Bullying, Harassment, and Discrimination: The New Zealand Legal Profession’s Uphill Battle for Change

Bullying, Harassment, and Discrimination: The New Zealand Legal Profession's Uphill Battle for Change

The New Zealand legal profession still faces a series of challenges, particularly regarding workplace bullying, despite some positive trends in a recent survey, reported by the Law Society

While the survey results indicate a decline in sexual harassment within law practices over the last five years, there remains a significant reluctance to report such incidents.

Katie Rusbatch, the Chief Executive of the Law Society, acknowledges the importance of these survey findings,

The survey reveals a decrease in the prevalence of sexual harassment among lawyers, whether defined by the Lawyers and Conveyancers Act or a behavioral definition.

About 48 percent of respondents in the survey said there was employment discrimination relating to their gender, 29 percent their age and 23 percent said it was because of their ethnicity, particularly for Asian and Pacifica lawyers.

The 2023 Workplace Environment Survey was undertaken to follow up the 2018 survey and establish any behavioural changes in the New Zealand legal workplace environment since then.

The Pacific Lawyers’ Association is concerned that Pacific women are the most discriminated group in the legal profession, the association said in response to the Law Society report.

Decrease in Sexual Harassment 

One positive trend noted is that lawyers who have experienced sexual harassment in the last five years are less likely to consider it a common occurrence in their workplace, a shift from 23 percent in 2018 to 12 percent in 2023.

This change is more prominent among medium-large law firms. Additionally, the proportion of lawyers who have witnessed sexual harassment as bystanders has decreased by 9 percentage points, down to 19 percent.

Katie Rusbatch remains optimistic about these improvements, stating, “While the only acceptable number for incidents of sexual harassment is zero, I’m optimistic that the drop in incidents of sexual harassment provides further signs that the profession is changing for the better. It shows that recent high-profile cases, changes to professional standards rules, and clear messaging about zero tolerance of sexual harassment are making a difference.”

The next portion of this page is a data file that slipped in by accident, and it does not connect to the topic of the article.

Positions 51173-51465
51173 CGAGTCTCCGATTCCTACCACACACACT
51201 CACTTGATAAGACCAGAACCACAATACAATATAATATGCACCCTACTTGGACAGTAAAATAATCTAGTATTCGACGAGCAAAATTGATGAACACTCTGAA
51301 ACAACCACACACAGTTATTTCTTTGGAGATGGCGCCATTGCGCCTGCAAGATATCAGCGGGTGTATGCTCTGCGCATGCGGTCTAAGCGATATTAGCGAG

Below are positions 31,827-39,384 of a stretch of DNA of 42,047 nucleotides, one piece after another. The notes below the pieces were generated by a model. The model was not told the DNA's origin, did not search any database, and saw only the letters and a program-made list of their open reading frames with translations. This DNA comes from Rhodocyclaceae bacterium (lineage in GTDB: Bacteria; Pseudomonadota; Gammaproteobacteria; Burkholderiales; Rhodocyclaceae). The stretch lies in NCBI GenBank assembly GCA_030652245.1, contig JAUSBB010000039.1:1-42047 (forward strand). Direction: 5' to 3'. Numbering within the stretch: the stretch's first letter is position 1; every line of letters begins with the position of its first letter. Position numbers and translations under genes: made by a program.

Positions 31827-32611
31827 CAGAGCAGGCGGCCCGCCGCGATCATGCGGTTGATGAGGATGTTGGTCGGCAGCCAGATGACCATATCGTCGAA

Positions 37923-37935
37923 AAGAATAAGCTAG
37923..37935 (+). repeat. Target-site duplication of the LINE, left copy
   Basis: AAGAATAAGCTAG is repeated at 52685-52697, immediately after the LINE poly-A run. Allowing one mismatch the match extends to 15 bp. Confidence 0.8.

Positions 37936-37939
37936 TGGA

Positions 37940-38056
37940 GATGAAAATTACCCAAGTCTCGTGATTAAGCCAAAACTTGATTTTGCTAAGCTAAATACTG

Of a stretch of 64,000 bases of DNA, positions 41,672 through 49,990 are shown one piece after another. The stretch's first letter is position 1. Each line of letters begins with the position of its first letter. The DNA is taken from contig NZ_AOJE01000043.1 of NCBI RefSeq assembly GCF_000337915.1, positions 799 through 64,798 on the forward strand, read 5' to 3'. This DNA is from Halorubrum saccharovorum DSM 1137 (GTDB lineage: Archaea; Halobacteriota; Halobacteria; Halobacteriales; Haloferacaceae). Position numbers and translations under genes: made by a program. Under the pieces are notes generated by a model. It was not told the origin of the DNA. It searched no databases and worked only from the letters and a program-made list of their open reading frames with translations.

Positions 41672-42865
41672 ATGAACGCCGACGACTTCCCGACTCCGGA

Reluctance to seek support or report unacceptable behavior due to fear of consequences or distrust in the process continues to be a significant barrier that needs to be addressed. The Law Society aims to break down these barriers and encourages lawyers to speak up about such issues with their employers and the Law Society.

The survey also explored other key areas, including workplace well-being, bullying, and employment discrimination.

While a significant portion of the legal community reports job satisfaction, job-related stress and concerns about its management have increased. Specific areas of law, such as criminal and family law, face immense workload pressure.

Notably, work-life balance is lowest among Pacific people working in the legal field.

Bullying remains a common issue within the legal community, with half of the respondents reporting experiencing it in a legal setting at some point. Although there has been a slight decrease in bullying according to the Rules definition, it remains a focus area for the profession.

Employment discrimination affects 11 percent of the legal community, with gender, age, and ethnicity being dominant factors. This issue can damage career prospects and harm mental well-being, underlining the importance of creating an inclusive environment that reflects the community being served.

The Law Society recognizes that there is still much work to be done to create a safer, more inclusive, and respectful environment within the legal profession.

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